On February 19, 2021, the National Labor Relations Board (Board) modified its test for determining whether faculty at private colleges and universities should be excluded as managerial employees from the right to union representation under the National Labor Relations Act (Act).
Articles Discussing General Labor Law Topics And The NLRA.
The Beltway Buzz is a weekly update summarizing labor and employment news from inside the Beltway and clarifying how what’s happening in Washington, D.C., could impact your business.
With President Biden charting a fundamentally different course in labor relations, employers should monitor developments taking place. In less than three weeks, Washington saw President Biden’s firing of National Labor Relations Board (“NLRB”) General Counsel Peter Robb, removal of Robb’s Deputy General Counsel Alice Stock, and appointment of Peter Sung
Now that the inauguration has passed and the Biden administration has begun its work, it is a good time for retailers to take stock of the labor and employment issues that are likely to assume prominence in 2021, and to consider preparing to meet the challenges each of these issues
The “Protecting the Right to Organize Act” (“PRO Act”) proposes drastic changes to the nation’s laws governing employer-union relations, especially the ability of employers and employees to remain union-free. Earlier this month, the PRO Act was re-filed in the House of Representatives. If passed by the House and Senate, President Biden would likely sign it into law as part of a pro-union agenda.
Each Friday during the first 100 days of the new administration, we will provide a recap of significant initiatives and events that will impact employers. In week three, the Biden administration continued its full court press on labor and employment […]
The post The First 100 Days of the Biden
Amazon employees in Bessemer, Alabama, will soon decide if they want to remain union-free or to unionize. About 5,000 employees who work at an Amazon Distribution Center will be eligible to vote in an upcoming union election, a process that will likely take several weeks to complete.
President Joe Biden has named Peter Sung Ohr to serve as Acting General Counsel of the National Labor Relations Board (NLRB or Board). Ohr has served as the Regional Director of the NLRB Chicago office for nearly a decade.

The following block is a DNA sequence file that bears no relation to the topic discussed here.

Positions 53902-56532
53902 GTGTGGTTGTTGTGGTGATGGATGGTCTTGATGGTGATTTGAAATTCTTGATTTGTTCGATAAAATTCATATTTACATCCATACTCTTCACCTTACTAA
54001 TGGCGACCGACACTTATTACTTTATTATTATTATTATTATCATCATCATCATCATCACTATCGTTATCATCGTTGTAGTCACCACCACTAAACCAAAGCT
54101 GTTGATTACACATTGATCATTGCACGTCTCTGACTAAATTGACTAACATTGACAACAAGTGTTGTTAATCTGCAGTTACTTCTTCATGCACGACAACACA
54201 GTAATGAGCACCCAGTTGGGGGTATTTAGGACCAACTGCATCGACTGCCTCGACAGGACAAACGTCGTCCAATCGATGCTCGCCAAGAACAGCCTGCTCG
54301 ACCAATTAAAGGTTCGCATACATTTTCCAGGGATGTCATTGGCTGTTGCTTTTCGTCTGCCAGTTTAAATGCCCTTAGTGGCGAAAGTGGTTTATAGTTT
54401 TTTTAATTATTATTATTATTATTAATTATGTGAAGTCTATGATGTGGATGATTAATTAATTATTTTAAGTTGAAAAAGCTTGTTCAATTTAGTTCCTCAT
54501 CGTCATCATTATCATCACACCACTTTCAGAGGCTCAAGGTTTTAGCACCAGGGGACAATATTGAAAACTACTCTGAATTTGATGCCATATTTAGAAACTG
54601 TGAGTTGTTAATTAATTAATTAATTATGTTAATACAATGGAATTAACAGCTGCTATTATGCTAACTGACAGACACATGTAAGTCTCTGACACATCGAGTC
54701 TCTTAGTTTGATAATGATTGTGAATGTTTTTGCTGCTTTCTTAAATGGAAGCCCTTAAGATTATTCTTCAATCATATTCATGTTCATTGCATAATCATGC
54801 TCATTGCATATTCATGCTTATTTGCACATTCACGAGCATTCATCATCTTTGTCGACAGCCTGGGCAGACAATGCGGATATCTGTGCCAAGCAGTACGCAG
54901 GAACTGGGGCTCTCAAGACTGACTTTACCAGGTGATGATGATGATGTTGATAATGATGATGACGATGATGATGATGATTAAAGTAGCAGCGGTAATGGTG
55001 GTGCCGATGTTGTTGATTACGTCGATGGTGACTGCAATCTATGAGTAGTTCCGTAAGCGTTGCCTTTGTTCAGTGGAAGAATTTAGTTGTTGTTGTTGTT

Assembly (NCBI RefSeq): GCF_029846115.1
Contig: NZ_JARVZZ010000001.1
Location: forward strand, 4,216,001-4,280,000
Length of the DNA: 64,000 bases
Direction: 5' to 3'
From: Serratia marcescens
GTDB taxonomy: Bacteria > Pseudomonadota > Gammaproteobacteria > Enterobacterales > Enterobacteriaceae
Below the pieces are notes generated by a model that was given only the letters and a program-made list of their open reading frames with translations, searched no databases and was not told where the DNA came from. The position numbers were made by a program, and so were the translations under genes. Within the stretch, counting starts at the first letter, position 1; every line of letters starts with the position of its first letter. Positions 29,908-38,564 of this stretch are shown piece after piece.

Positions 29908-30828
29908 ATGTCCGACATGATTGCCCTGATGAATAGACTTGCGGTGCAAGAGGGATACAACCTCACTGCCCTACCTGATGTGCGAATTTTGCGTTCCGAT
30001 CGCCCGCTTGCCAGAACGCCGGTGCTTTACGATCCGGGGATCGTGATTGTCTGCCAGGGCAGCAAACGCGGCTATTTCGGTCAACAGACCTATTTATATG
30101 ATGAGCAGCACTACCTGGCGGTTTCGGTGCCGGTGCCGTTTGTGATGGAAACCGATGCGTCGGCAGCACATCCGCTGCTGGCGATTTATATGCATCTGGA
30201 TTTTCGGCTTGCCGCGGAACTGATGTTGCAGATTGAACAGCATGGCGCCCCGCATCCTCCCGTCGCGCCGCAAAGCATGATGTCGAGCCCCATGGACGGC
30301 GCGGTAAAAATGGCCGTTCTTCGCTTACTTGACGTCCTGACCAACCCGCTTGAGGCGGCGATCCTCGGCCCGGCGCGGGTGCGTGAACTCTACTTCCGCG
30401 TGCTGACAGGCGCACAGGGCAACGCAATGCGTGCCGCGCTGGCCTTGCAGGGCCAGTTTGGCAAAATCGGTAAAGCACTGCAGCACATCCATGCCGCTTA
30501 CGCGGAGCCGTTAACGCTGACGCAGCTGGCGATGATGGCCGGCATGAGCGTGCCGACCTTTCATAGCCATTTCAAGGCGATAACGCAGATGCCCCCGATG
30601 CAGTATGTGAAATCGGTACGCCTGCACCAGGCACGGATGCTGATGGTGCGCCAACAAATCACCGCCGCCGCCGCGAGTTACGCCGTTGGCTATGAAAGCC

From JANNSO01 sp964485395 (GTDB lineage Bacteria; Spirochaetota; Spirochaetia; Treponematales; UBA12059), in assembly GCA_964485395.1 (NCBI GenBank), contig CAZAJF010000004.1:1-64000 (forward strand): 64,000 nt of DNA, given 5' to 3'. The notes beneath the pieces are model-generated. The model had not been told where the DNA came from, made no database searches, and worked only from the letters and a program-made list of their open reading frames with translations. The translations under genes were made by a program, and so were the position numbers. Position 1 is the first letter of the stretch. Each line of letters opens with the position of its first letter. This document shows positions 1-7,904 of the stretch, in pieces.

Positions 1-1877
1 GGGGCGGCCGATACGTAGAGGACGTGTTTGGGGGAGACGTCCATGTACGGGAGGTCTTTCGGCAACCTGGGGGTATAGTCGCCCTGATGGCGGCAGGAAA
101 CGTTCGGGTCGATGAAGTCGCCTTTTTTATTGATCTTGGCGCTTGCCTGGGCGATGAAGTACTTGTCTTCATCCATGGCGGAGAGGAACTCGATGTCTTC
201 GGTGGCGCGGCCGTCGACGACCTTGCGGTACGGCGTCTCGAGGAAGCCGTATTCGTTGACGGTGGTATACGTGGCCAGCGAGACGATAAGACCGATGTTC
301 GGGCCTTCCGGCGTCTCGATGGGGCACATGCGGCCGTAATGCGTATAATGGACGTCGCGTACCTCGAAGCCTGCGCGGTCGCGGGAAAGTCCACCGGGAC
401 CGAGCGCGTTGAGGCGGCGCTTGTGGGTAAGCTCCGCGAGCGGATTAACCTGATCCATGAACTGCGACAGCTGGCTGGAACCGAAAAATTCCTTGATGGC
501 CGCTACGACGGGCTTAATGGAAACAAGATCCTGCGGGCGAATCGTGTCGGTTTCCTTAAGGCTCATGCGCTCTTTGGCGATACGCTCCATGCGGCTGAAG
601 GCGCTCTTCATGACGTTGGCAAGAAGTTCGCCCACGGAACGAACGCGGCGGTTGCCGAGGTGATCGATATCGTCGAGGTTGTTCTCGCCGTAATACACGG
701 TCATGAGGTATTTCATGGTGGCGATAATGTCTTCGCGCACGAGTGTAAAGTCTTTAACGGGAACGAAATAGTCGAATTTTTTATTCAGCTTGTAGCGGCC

While the Regional Director, Ohr is best remembered in the world
In this podcast, Trent Sutton and Aki Tanaka take a look at the first six months of Japan’s anti-bullying law, effective for large employers in June 2020. We discuss what the law is, how it has been applied, and what steps both large and small employers should be taking
The election of Joseph R. Biden Jr. to the White House, a long-time vocal supporter of organized labor, coupled with control of both houses of the U.S. Congress by the traditionally labor-friendly Democratic Party, is the prelude to changes on the labor law front, a number of which are potentially
Part one of this two-part series covered changes to U.S. labor law policies that employers can expect to see with the new administration. Part two is a brief summary of the most prevalent issues in current labor law and their likely disposition under a new Biden administration and National Labor
National elections shape the nation’s labor policy. Soon after his inauguration, President Biden began a pro-union shift involving the National Labor Relations Board (NLRB), the federal agency responsible for governing union-management relations.
The National Labor Relations Board (NLRB) has reversed the decision of an administrative law judge (ALJ) and held lawful an employer’s social media policy prohibiting disparagement of the company and others, “inappropriate communications,” disclosing confidential information, posting photos of coworkers, or using the company logo to denigrate people or causes. Medic Ambulance Service, 370 NLRB No. 65 (Jan. 4, 2021).
Directing a union election among dockworkers and clerks at a California distribution center, a National Labor Relations Board (NLRB) official rejected the employer’s argument that an appropriate unit must also include drivers working out of the same facility.
The concept of “joint employment” is an important workplace legal issue and often arises in the real estate industry because industry employers want to avoid liability for another business’s employees’ legal claims.